Ohio's second consecutive Governor's Cup is proof positive that manufacturing-intensive states can diversify their economies and retool their labor supplies enough to win Site Selection's annual corporate-facilities race.
his time around, Gov. Ted Strickland and his economic development team are only too eager to celebrate Ohio's winning Site Selection
's coveted Governor's Cup. Ohio won the 2006 Cup, as well, but the Strickland Administration in March 2007 was so new to the governor's office that credit for that win went to the previous administration's economic development team. The Governor's Cup goes to the state with the most new or expanded capital projects the previous year as tracked by Site Selection
publisher Conway Data Inc.'s New Plant database.
As for his contribution to this year's win, says Gov. Strickland, "I am as engaged as my development leadership wants me to be, which may involve travel, phone calls or personal meetings – anything they feel will be helpful." And it is that development team, headed by Lt. Gov. Lee Fisher, he notes, that deserves the credit for executing Strickland's vision of making Ohio a pro-business, low-cost location in which to grow industry.
Ohio Gov. Ted Strickland, right, and Lt. Gov. Lee Fisher display the 2007 Site Selection Governor's Cup. Fisher, as head of the Ohio Department of Development, plays a key role in attracting industrial investment to the state. In recent years, Ohio also claimed the 2003 and 2006 Governor's Cups.
While Fisher and the many local and regional economic development officials around the state are the foot soldiers in the trenches, Strickland says his role is to set the record straight with respect to Ohio's strengths, especially in challenging economic times.
"Ohio has been described by some as a 'flyover state,' but people who understand all that we have to offer see it as a desirable place to be," he notes, pointing to the state's diverse work force, reasonable cost of living, physical and transportation infrastructure, health care and higher-education resources and location ideally suited for distribution and logistics operations.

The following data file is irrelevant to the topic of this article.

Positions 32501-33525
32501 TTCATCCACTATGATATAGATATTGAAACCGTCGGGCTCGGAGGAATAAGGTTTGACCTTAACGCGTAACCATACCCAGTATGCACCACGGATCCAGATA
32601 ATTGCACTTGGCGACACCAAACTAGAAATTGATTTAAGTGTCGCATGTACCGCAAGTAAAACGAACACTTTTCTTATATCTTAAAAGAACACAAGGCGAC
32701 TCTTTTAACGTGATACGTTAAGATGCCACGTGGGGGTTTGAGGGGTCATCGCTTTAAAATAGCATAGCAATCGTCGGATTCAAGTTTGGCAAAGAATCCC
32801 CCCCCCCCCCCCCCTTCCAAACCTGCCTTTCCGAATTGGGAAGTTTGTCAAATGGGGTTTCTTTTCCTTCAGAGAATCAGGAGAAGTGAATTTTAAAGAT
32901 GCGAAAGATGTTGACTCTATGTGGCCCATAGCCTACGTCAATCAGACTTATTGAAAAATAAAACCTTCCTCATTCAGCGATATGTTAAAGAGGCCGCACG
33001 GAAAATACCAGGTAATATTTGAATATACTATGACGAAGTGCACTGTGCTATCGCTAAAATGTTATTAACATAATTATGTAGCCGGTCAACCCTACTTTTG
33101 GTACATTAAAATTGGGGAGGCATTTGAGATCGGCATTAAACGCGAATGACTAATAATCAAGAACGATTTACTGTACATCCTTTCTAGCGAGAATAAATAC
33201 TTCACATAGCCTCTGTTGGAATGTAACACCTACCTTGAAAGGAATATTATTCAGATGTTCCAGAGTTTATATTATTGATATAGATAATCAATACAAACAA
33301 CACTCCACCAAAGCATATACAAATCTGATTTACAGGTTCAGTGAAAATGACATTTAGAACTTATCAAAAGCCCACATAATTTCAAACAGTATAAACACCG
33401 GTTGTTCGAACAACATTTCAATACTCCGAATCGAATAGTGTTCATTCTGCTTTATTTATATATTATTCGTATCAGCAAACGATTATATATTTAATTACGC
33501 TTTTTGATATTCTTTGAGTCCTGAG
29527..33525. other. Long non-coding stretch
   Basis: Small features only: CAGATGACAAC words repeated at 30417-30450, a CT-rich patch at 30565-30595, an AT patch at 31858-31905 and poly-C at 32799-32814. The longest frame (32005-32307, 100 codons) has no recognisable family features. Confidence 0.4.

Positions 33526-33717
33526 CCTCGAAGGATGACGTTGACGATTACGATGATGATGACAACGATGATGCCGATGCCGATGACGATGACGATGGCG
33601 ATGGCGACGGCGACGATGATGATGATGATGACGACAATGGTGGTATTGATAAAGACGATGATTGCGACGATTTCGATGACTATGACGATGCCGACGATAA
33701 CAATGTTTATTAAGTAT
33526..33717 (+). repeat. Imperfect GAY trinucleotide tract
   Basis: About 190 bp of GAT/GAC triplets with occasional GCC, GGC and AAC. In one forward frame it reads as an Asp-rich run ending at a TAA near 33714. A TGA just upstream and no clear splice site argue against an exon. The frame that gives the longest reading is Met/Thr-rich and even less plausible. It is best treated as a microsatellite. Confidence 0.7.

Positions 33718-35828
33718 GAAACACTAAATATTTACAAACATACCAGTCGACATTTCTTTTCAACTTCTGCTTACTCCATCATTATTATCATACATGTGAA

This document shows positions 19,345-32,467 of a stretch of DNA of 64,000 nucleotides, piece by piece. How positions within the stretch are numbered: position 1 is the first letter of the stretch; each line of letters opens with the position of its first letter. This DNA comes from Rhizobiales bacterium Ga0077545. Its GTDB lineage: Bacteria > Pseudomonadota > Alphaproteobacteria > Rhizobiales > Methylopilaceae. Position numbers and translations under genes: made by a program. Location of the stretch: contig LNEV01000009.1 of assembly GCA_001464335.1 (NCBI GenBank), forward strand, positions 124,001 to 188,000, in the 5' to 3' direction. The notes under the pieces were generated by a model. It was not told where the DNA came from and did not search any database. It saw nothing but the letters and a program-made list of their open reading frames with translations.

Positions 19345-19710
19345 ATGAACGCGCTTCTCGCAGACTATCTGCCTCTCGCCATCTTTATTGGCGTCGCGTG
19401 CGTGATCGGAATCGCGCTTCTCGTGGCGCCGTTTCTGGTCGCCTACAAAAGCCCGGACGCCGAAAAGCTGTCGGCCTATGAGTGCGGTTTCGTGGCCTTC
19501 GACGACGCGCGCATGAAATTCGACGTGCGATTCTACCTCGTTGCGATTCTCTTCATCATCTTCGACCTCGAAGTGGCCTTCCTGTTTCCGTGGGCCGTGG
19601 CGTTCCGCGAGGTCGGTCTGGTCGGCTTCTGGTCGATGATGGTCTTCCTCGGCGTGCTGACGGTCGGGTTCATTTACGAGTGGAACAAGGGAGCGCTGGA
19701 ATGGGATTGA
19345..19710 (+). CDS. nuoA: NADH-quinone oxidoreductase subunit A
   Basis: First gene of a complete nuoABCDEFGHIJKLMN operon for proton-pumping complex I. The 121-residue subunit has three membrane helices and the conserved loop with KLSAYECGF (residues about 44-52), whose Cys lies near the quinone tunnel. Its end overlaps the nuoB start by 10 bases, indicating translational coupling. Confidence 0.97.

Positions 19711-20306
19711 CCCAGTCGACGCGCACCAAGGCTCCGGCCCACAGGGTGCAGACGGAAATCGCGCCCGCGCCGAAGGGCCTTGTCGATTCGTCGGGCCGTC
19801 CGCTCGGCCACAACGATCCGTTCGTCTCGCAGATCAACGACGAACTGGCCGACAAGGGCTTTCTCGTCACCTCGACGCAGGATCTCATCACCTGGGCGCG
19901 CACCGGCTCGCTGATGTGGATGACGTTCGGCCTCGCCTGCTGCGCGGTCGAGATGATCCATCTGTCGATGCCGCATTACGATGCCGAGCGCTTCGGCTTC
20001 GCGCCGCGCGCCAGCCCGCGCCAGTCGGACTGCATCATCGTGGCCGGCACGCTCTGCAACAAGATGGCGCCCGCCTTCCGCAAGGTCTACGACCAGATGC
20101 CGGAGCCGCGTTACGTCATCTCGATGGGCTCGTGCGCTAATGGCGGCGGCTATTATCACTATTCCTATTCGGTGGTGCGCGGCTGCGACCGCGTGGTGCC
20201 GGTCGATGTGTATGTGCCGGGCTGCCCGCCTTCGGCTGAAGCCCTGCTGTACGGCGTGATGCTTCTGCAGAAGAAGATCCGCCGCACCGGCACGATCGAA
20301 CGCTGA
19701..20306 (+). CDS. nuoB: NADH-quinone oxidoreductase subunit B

"The fact that tax reform was passed by a Republican governor and legislature and is now embraced by a Democratic governor says there is predictability and stability in terms of our business climate," says Strickland. "We are emphasizing education and work-force training and development in Ohio in a huge way. I have frozen college tuition in the state for the next two years, and we are putting $100 million into a grant program to enable capable students to pursue careers in science and technology," he adds. "And we are in the midst of a major push to make Ohio a leader among the states in terms of quality of education and to make college more accessible."
From his vantage point, says Strickland, "Economic development is likely to occur where there is a positive business climate in terms of taxation, an emphasis on education at every level, including work-force development, and where the corporate and political interests are working together to make Ohio attractive. I hope 2008 is a year in which we continue to compete strongly and that we are having this discussion a year from now with yet another Governor's Cup."
How Ohio Won